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Museum of Army Transport Beverley

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Wikipedia says: "The Museum of Army Transport was a museum of British Army vehicles in Beverley, East Riding of Yorkshire, England. It was commercially unsuccessful, going into administration, closed in summer 2003." Its collections are said to have been transferred to the National Army Museum.


I stumbled about two photos in the net, where a truck disguised to be an LRDG truck w2as called a Chevrolet WB 30cwt...


Now. The early Chevrolets used by the LRDG were not WB but WA. And the truck shown on the pivtures is obviously a Dodge but not a Chevrolet (and also the sand channels are not of the type used in the Desert War).


However, I recall the movie "Sea of Sand" where - probably due to lack of Chevrolets- they have used exactly such Dodge trucks as the LRDGs patrol vehicles.


Could it be that this truck remains from the movie (although the desert scenes were filmed in Libya)?

And - is that truck still on display in UK?


Here the photos:




LRDG Dodge 02.jpg

LRDG Dodge 01.jpg

Edited by Kuno
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Right l have now looked at a couple of books first LRDG GROUP BY R JENNER AND D LISTER reading it they mention the

f 3o and chev wb also on the subject of sand chanels the one in the museum had pierce planking as far as l know

it is not the type shown in the books but was around during WW 2 AS to was it from the flim sea of sand l do not know but l

do not think so as far as been on display any were in the UK l would say not

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A long time ago, when I was very young ( stop laughing up the back there ....:blush: ) I saw a bit of monochrome film which featured a Humber Box in the desert. I don't remember the circumstances, but reasonably certain it was original film and not anything post WW2.


The thing that was noticeable about this Humber was that it had no roof at all. It had the full main body, and windscreen, but the doors and rear body just stopped at the body line, making for a very spiffy four door open-topped tourer. If I remember correctly the glass screens had been painted too with just the wiper sweeps left clear.


Does this ring a bell with anyone? What I know of Box construction tells me that if you take the roof off the rest of the back body would fall to bits - yes, no, opinions?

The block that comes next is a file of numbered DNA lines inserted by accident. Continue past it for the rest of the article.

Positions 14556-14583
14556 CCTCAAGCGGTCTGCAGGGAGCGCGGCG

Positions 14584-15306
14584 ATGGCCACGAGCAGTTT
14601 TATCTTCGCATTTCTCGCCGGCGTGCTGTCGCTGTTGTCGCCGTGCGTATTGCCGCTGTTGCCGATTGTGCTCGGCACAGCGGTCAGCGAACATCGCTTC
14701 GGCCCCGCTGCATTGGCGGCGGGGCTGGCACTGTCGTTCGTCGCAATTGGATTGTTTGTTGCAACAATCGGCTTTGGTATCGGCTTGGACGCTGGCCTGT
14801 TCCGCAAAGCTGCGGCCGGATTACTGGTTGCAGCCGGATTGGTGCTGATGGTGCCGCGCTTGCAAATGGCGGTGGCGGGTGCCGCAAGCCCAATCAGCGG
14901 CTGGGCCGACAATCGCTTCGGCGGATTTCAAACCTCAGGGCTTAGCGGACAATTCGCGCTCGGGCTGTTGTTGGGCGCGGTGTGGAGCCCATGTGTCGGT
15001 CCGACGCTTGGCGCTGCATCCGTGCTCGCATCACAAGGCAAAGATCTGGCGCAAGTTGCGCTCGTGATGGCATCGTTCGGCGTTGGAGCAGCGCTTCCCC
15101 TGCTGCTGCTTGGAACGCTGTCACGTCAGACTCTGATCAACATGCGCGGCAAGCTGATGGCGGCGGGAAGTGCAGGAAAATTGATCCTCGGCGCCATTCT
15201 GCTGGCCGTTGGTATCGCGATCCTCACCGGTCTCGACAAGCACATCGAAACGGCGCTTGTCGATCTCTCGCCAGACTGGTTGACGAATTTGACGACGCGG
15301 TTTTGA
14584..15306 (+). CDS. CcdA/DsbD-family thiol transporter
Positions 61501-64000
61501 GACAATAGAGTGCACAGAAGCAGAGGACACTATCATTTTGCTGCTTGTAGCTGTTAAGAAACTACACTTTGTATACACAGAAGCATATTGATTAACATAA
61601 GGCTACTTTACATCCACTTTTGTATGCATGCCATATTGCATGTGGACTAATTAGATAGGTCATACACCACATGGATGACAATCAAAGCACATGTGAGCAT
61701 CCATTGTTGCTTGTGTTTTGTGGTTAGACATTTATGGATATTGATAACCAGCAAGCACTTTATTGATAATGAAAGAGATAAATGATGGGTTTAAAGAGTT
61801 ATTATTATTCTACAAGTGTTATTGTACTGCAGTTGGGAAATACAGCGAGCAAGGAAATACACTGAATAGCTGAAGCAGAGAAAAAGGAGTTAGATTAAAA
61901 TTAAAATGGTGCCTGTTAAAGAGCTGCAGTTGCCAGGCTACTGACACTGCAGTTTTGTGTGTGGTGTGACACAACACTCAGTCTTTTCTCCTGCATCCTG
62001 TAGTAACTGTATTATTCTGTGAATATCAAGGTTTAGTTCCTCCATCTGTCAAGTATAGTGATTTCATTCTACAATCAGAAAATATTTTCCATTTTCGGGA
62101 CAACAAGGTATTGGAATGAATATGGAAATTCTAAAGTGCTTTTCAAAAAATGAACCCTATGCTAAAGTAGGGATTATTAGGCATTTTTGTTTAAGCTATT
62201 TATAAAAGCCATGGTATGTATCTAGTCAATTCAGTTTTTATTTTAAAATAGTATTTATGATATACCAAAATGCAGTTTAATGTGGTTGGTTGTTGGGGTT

...and before anyone asks, it was definitely a Box as it was really quite distinctive and I knew my vehicles, even back in those days.

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In the film ICE COLD IN ALEX theres one at the begining GENERAL ALEXANDER had one and there where others the

story about ALEXANDERS is that its roof was badly damaged when been unloaded so they just took the roof off

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GENERAL ALEXANDER had one and there where others the story about ALEXANDERS is that its roof was badly damaged when been unloaded so they just took the roof off


The famous car of Alexander, if I am not wrong, was a Ford C11ADF 'Woody" were the structure above the doors was removed and the windshield replaced by one of a German Horch Kfz.15 Staff car. That particular vehicle is on disply in Canada.

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The humbers have an amazing chassis. But they also have a body that unbraced is like playing cards propped against one another!


Or is it dominos?


I think that if you undid the right (or wrong) plough bolts the thing would fold up..........

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That's the thing, well done.


Undoubtedly a Box. When was the film made then? I know they tinkered with the mechanics of the K2 but didn't realise that is where I saw the Box too


silly me, should have thought of that.

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I guess the Humber might have been chopped just for the film, possibly to make the characters inside it more visible. After all they converted the Katy to 4x4 so they were able to modify vehicles. I agree that the body would have been very flimsy without the roof but the b and c posts were probably given some additional internal support so that the body survived the filming. If one of the Forum's Humber owners can have a close look at the film maybe they'll spot some modifications inside.

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ALEXANDER had several topless cars including the ford as to the body being like apack of cards the body of the humber

was braced also WAVELL used them and l am sure others as well the reason that l am sure is that the chairman of the

museum MR ROBERT HOLTBY served in north africa during ww2 not only under alexander but wavell and gave the museum

numerous photos these included the cars l mentioned they where in my office for years on the wall sadly ROBERT DIED

but he served with the SAS in africa europe and lastly norway he retired major from his regiment

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Beverley Museum of Army Transport 23rd March1994. A short video showing some of the armoured vehicles.. Abbot, Scorpion, Ferret, Saladin, Diamond T tank transporter etc plus the Blackburn Beverley Transport Aircraft.


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